Despite all their rage, The Smashing Pumpkins released a song titled “Being Beige.”
On top of the alternative rock world in the 90s and early 2000s, the Pumpkins’ last few offerings have been somewhat underwhelming. The new single off their December release, Moments to an Elegy, while sonically pleasing, doesn’t have the punch of early hits according to reviews.
Sasha Geffen of Chicago Reader struggled to equate Pumpkins’ frontman Billy Corgan’s lyrics with the song’s mood.
“Maybe the world’s on fire (if we’re taking ‘fire’ to be a loose metaphor for Internet-fueled Ebola panic), but Corgan seems remarkably placid on this new cut. It sounds like ‘Monuments,’ which features guest drumming from Mötley Crüe’s Tommy Lee, won’t be a retread of the Pumpkins’ ‘rat in a cage’ days” Geffen wrote.
Alex Lynham, from DIY, enjoyed the song, but also had issues reconciling Corgan’s (and by proxy the Pumpkins’) outspoken comments with “Beige’s” lyrics.
“‘Being Beige’ is certainly good; Corgan, while being notoriously prolific, rarely writes bad songs, but with his outspoken comments on Obama, feminism and, seemingly his support for conspiracy theorist Alex Jones, the fact is that the listener is left wondering what exactly the line ‘The world’s on fire/ have you heard’ means.”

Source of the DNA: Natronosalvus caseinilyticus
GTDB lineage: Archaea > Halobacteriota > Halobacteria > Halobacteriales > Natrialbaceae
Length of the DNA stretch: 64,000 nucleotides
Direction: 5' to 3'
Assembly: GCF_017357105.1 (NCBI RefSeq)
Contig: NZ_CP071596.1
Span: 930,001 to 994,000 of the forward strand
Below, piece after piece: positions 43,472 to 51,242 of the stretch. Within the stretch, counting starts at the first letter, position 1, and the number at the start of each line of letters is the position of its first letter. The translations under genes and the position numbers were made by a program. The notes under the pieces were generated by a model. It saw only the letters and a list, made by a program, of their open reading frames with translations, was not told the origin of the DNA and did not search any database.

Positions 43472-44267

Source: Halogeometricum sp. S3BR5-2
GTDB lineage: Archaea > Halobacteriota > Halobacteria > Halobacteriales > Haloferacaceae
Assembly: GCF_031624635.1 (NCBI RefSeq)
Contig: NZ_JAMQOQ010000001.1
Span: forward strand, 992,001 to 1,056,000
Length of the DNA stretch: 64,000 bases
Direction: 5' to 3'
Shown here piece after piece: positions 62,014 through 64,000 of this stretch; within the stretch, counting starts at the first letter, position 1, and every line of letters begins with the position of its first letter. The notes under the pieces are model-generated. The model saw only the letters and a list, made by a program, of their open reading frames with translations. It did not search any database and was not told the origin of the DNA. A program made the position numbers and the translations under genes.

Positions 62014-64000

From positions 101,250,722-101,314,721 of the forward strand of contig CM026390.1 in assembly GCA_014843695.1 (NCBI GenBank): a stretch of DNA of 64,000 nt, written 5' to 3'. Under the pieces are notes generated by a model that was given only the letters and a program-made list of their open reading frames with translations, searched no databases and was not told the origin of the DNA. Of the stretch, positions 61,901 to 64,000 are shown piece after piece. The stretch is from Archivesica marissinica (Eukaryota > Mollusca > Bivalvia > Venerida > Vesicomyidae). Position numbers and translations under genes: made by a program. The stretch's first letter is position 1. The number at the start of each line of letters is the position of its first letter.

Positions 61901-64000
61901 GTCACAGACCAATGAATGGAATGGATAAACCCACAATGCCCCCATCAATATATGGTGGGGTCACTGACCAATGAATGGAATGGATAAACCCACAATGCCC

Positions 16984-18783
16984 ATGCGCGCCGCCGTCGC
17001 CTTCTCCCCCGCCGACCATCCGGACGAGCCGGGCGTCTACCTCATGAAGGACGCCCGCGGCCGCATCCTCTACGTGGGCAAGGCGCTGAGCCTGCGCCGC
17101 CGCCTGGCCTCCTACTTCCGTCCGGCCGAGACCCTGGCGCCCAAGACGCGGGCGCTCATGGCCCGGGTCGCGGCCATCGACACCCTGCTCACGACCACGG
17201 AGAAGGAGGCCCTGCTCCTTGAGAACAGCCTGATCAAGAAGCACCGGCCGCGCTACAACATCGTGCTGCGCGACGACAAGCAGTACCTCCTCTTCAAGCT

Loudwire’s Chad Childers was much kinder though, calling the new Smashing Pumpkins’ offering “the perfect blend of grand rock moments and the intimate bits that bring variety to the track.”
Moments to an Elegy, the Pumpkins’ eighth studio album, is set for release December 9, 2014. Corgan and company have been busy in the studio recently, and a second album, Day for Night, is expected sometime in 2015.
Corgan explained the thinking behind the Pumpkins’ dual release to Loudwire.
“My goal was having the impetus for a double record. But think of how it would be consumed in a surface-level culture made me want to split the work apart, which in itself has changed the process, writing and review.”
In an era where Rock and Roll has fallen down the charts, taking up residence behind Pop, R&B and Rap, it seems unlikely the Smashing Pumpkins will regain the dominance enjoyed in decades past. Perhaps the dual album release will turn things around for the band and the genre.
But in the words of Pumkins’ classic “Today,” “Can’t live for tomorrow, tomorrow’s much too long.”
Without tomorrow, we only have today, and today we have “Being Beige.” The track just doesn’t quite live up to the Pumpkins past.
[Photo courtesy of MTV]